Scope and Content of Collection
Title: Robert E. Bason Collection of Christopher Morley,
Date (inclusive): 1912-1997
Collection Number: Mss 165
Bason, Robert E.
.08 linear feet
(2 document boxes)
University of California, Santa Barbara. Library. Department of Special Collections
Santa Barbara, California 93106-9010
Physical Location: Del Sur
Copyright has not been assigned to the Department of Special Collections, UCSB. All requests for permission to publish or
quote from manuscripts must be submitted in writing to the Head of Special Collections. Permission for publication is given
on behalf of the Department of Special Collections as the owner of the physical items and is not intended to include or imply
permission of the copyright holder, which also must be obtained.
Robert E. Bason Collection of Christopher Morley. Mss 165. Department of Special Collections, Davidson Library, University
of California, Santa Barbara.
Donated by Robert E. Bason, 1998 and 2000.
Christopher Darlington Morley was born in Haverford, Pennsylvania on May 5, 1890, the son of the noted mathematician Frank
Morley and his wife Lilian, a musician. Morley's family moved to Baltimore in 1900, but he returned to attend Haverford College
from 1906 to 1910. He spent the following three years studying at Oxford University in England as a Rhodes scholar. While
there, his first book of poems,
The Eighth Sin (1912), was published by a prominent English bookseller. Returning to the United States, where he would eventually settle
in New York, Morley worked as an editor and columnist, while finding success as a novelist. He married Helen Booth Fairchild
in 1914, and they would have four children together. His first novel,
Parnassus on Wheels, was published in 1917. His most popular novel,
Kitty Foyle, was published in 1939 and the next year was made into a movie with Ginger Rogers. For the length of his career, Christopher
Morley was very popular in literary, academic, theatrical, and publishing circles, and his nearly thirty-year service on the
editorial board of the popular Book-Of-The-Month Club allowed him to exert a tremendous influence on the reading habits of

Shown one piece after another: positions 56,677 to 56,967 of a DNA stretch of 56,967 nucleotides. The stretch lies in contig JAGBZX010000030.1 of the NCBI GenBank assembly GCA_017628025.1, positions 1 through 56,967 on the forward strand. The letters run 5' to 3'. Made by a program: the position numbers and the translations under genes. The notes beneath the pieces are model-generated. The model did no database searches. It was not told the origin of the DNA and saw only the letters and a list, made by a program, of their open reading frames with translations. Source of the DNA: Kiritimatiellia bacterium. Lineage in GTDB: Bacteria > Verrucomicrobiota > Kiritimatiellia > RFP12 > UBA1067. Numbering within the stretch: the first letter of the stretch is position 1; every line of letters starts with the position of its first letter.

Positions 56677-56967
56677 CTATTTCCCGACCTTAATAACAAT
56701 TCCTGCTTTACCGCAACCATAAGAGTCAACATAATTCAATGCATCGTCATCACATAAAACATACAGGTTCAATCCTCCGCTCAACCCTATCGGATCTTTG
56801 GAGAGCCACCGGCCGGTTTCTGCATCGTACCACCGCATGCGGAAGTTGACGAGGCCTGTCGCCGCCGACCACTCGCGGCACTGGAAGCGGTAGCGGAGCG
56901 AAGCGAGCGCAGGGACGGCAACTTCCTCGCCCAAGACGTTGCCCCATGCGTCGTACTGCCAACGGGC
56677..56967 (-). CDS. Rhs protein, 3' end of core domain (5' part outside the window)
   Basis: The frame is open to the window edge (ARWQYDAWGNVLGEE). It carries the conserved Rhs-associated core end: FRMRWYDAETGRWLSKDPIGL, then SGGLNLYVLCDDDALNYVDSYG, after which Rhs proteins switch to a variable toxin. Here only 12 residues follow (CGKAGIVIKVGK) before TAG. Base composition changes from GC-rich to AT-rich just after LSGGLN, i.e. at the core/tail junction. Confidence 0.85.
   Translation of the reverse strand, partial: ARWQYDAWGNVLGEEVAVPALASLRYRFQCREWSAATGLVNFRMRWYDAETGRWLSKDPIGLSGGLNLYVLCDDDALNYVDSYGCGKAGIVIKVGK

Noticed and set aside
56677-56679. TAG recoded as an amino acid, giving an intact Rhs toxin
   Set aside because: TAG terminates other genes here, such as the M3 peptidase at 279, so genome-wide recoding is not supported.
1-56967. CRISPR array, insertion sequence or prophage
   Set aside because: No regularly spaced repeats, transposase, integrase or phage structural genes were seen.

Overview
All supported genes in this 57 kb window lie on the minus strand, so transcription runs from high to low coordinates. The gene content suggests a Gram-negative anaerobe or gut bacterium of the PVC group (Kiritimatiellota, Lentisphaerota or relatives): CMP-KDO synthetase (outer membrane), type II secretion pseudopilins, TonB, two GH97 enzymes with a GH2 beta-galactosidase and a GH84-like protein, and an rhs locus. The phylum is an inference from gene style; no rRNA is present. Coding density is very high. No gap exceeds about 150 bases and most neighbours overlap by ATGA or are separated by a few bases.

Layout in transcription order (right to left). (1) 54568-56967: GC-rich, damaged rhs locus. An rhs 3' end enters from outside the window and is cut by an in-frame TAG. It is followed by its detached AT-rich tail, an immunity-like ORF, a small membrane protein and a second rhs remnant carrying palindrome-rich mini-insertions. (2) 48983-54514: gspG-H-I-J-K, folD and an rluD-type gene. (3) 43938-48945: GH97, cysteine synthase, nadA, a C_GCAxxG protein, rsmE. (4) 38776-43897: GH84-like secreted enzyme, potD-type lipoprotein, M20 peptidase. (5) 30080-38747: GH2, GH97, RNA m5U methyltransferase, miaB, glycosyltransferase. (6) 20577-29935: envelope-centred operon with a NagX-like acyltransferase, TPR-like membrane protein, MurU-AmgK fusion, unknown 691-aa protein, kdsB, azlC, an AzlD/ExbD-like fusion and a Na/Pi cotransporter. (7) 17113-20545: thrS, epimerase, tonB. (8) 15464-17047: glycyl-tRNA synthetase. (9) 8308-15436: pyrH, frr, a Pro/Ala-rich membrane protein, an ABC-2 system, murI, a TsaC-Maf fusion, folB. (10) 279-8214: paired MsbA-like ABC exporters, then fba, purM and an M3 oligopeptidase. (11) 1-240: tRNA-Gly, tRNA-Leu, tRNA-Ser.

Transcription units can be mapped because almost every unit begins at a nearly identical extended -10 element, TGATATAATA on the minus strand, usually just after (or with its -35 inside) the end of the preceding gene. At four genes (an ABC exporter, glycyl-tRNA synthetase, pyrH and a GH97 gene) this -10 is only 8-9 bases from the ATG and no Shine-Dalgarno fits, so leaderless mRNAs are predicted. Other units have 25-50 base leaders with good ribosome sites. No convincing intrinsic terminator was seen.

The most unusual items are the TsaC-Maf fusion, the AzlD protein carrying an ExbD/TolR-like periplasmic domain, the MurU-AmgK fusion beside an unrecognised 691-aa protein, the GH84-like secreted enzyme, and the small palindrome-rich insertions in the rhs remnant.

America at large. After suffering a series of severe strokes, Morley died in March 1957.
Robert E. Bason was born February 10, 1939 in Des Moines, Iowa. Having decided at an early age that he would be a Methodist
minister, Bason spent the 1960s attending a Christian college in Illinois and going to Fuller Seminary in Pasadena, California.
At this time he married Carol Hamman, and they soon had two daughters. However, he quickly became disenchanted with the work
of a pastor and found that his true calling was as a professional fundraiser. After serving as director of African Enterprises,
Inc., which raised money for missionaries, Bason moved to Santa Barbara to take a fundraising post at Westmont College, a
private Christian academy. Then, in 1972 he accepted the position of Director of Development at the University of California
Santa Barbara. After two years, however, he decided to establish his own consulting firm, Charitable Funding Services, Inc.,
which he ran for many years. He returned to UCSB for a time in the early 1980s, serving as Assistant Chancellor. It was around
this time that Bason began collecting books, and in the rare-book shops of Santa Barbara he found some inexpensive works of
Christopher Morley, who by that time had faded into obscurity. However, reading the books soon made Bason a fan, and he rapidly
amassed a large collection of Morley books, letters, and ephemera. Having become a confirmed bibliophile, Bason served on
UCSB's Friends of the Library committee, and eventually decided to donate his Morley collection. Then, in 2001, he purchased
Santa Barbara's Capra Press and now serves as its owner and publisher.
Scope and Content of Collection
The materials described in the container list are part of a much larger collection of printed materials which have been cataloged
individually and can be searched on Pegasus, the UCSB University Libraries online catalog.
This portion of this collection contains items laid in the Morley books, including advertising materials, privately-printed
commemorative books and pamphlets, programs, catalogs, clippings, and correspondence, as well as manuscript materials and